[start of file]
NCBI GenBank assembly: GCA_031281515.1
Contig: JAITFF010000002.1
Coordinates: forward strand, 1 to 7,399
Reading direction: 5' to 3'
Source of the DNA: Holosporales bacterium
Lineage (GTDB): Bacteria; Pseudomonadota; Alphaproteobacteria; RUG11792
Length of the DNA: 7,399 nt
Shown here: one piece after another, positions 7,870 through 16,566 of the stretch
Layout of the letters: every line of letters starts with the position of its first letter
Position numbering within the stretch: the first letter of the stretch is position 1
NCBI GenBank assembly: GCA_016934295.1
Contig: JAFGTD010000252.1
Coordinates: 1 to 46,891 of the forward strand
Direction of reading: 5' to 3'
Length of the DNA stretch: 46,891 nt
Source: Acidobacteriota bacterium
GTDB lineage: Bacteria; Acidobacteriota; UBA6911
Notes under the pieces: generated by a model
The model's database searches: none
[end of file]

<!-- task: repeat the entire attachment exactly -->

NCBI GenBank assembly: GCA_031281515.1
Contig: JAITFF010000002.1
Coordinates: forward strand, 1 to 7,399
Reading direction: 5' to 3'
Source of the DNA: Holosporales bacterium
Lineage (GTDB): Bacteria; Pseudomonadota; Alphaproteobacteria; RUG11792
Length of the DNA: 7,399 nt
Shown here: one piece after another, positions 7,870 through 16,566 of the stretch
Layout of the letters: every line of letters starts with the position of its first letter
Position numbering within the stretch: the first letter of the stretch is position 1
NCBI GenBank assembly: GCA_016934295.1
Contig: JAFGTD010000252.1
Coordinates: 1 to 46,891 of the forward strand
Direction of reading: 5' to 3'
Length of the DNA stretch: 46,891 nt
Source: Acidobacteriota bacterium
GTDB lineage: Bacteria; Acidobacteriota; UBA6911
Notes under the pieces: generated by a model
The model's database searches: none